|The ‘Wall That Heals’
Fuller Elementary School
History is how we argue about things a lot of the time. Big things, little things, it’s all the same: we select our arguments from the past. We shape them, we massage them, we discard the things that don’t fit, and we present them, and then we wait for the answer.
The Vietnam War remains a touchstone – a live wire in American history even today, almost 50 years from the anniversary of the Gulf of Tonkin Resolution, which launched the United States fully into the conflict. As it fades deeper into the past – and as more and more Americans come of age to whom it is a story in a textbook or from a parent or grandparent – it takes on a role more of myth than reality: it is what we’ve made it. For some, it is a cautionary tale for American foreign policy which demonstrates what happens when the country becomes involved in a conflict it doesn’t understand, without clear goals. For others, it represents evidence that a lack of support at home can scuttle a war effort irretrievably. It was either a terrible war executed poorly or a good idea sabotaged well. At the heart of all of these perspectives, though, are those of the soldiers who fought it, and how we remember them. How do they fit into our arguments?
In 1981, an unknown Yale University student named Maya Lin won a blind competition to design a monument to the Vietnam War, at the time still very much a fresh and open wound. War memorials are supposed to be heroic things: they are nationalist focal points, centers around which we build our understanding of struggle and victory (or, in some cases, nobility in loss). They are, regardless of the outcome, supposed to exalt, which is what made Lin’s memorial so striking and so challenging. What she designed was, essentially, a giant gravestone. Set into the side of a hill on Washington’s National Mall, it was devastating in its simplicity: black stone walls polished to a reflective shine and etched with simple names. The names are the American servicemen (and women – eight of the names belong to servicewomen) lost or killed in the conflict, in chronological order. That’s it. It is wrought with symbolism: one wall points at the Washington Monument, the other at the Lincoln Memorial, and visitors can see themselves in the wall itself as they find the names of those they knew and loved. It is also tactile; a visit to the wall always includes seeing at least one visitor tracing their fingers over an etched name, as a kind of connection.
|My son Henry at the Wall
As a memorial, it was brilliant, and it ushered in a new era of memorialization in the United States: minimal, understated, symbolic, powerful. It was also perfect for the war it commemorated; there were no political statements, there was no grandiosity. No nobility, no defeat, no bluster, just names. As divisive as the conflict became, Lin allowed all of that to fall away as she drew the attention simply to the people who were no longer with us, who gave their lives for… whatever it was, or whatever they thought it was, or whatever we as a society thought it was. And because of that focus, it remains one of the greatest draws on the Mall, something that everyone can respond to no matter their viewpoint on the war. That’s not to say it was without controversy – in fact, only a few years after it was completed a more ‘traditional’ statue of American soldiers was completed as a kind of addition and attempt to fill that empty space of heroism – but it is always the wall that speaks most powerfully.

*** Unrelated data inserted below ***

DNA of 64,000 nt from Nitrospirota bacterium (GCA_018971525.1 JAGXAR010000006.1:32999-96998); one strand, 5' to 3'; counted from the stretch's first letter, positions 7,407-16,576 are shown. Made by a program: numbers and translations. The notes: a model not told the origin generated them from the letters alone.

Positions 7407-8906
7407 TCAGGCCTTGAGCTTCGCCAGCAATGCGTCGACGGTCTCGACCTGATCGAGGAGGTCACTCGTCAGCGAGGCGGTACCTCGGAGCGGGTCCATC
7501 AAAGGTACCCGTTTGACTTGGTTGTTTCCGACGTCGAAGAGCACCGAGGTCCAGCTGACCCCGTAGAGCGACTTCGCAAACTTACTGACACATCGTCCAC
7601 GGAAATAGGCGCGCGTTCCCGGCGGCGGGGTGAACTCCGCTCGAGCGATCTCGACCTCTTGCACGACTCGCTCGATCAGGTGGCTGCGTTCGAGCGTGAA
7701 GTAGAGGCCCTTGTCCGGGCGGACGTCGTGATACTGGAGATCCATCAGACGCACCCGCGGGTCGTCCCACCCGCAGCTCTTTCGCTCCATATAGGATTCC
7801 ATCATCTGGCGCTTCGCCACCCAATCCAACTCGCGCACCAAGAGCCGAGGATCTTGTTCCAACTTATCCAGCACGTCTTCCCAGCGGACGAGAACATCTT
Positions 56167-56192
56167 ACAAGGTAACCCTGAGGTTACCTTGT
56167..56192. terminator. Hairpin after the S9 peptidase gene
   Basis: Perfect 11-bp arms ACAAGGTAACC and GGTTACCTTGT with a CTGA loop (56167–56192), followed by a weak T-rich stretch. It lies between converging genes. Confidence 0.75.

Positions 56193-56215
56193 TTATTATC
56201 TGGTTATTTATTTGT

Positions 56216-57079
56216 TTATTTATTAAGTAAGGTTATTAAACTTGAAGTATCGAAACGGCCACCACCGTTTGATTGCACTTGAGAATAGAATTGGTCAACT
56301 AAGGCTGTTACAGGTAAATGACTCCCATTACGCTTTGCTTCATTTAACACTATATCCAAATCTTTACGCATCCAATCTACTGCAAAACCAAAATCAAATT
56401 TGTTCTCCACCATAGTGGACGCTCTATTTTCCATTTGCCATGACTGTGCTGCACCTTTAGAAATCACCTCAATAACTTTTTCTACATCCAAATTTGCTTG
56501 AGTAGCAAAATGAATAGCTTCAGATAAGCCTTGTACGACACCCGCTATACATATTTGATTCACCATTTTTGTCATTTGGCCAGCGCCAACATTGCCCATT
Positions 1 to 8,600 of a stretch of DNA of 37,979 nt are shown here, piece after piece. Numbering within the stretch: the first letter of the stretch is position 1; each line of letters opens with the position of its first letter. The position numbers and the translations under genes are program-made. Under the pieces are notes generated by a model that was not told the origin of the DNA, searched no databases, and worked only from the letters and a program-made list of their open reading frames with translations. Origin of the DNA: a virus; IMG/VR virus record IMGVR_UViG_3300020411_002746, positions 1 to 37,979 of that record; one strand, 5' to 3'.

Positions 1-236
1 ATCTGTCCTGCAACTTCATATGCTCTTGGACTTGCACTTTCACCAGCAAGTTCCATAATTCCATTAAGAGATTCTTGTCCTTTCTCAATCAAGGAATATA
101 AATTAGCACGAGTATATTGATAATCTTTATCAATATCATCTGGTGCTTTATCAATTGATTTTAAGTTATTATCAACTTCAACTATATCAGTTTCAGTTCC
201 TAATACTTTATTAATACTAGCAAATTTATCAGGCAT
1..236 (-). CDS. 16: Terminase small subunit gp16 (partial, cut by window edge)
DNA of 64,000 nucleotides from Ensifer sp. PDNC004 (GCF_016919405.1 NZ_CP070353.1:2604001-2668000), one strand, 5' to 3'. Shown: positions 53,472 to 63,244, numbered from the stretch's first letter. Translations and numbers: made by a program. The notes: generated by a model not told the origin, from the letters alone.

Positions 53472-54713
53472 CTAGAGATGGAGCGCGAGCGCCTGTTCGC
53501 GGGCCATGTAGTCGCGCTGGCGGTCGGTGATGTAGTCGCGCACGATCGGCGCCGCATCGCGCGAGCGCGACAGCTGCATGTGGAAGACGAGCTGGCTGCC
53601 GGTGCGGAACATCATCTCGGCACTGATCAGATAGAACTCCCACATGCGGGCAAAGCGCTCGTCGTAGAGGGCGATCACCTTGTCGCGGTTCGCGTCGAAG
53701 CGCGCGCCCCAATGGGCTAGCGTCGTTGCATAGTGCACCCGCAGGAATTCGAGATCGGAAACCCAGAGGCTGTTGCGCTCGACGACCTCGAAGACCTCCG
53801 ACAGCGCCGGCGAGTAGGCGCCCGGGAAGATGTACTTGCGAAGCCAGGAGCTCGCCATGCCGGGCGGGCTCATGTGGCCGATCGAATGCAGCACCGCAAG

The ‘Wall That Heals’ is a miniature, traveling memorial – a replica in almost every way of the original. It was created by the Vietnam Veterans Memorial Fund as a way to bring the wall to people far-flung who could not see it for themselves. I saw it today in Gloucester, MA, after fighting teeth-clenchingly bad beach traffic; it had been set up in the empty field of an Elementary School just off Route 128. It is a beautiful idea, and one that it’s hard to imagine being done for any other memorial we have; the idea of bringing these names to people is a way of letting them remember and connect from their homes and the homes of people they lost. And, of course, most of the visitors were veterans or family of casualties; many left notes, photos, flowers, flags and gifts. Others arrived in uniform. And again, the politics fell away when you got to the wall, with only sorrow and pride left.
Unfortunately, that wasn’t true of the exhibit that traveled with the wall; a history of the war was told there that is controversial simply because it tried to remove the controversy. The Gulf of Tonkin Resolution was signed, but no reference made to why. A written summary of the war skipped from Tonkin to withdrawal without any detail in between; a timeline replaced desperation with santiziation. A wall of photographs of casualties from around the country included only two black faces out of probably over a hundred. But, that was before the wall; once you left that exhibit and walked to the wall, those debates didn’t seem to matter as much.
It is called ‘The Wall That Heals’ because of its power in connecting people to loved ones they’ve lost, but to me that’s not the only meaning. It also lets us step beyond the argument for a moment – not that the argument is unimportant, because it is very important – and remind each other that no matter what we think about the war itself, these names remain.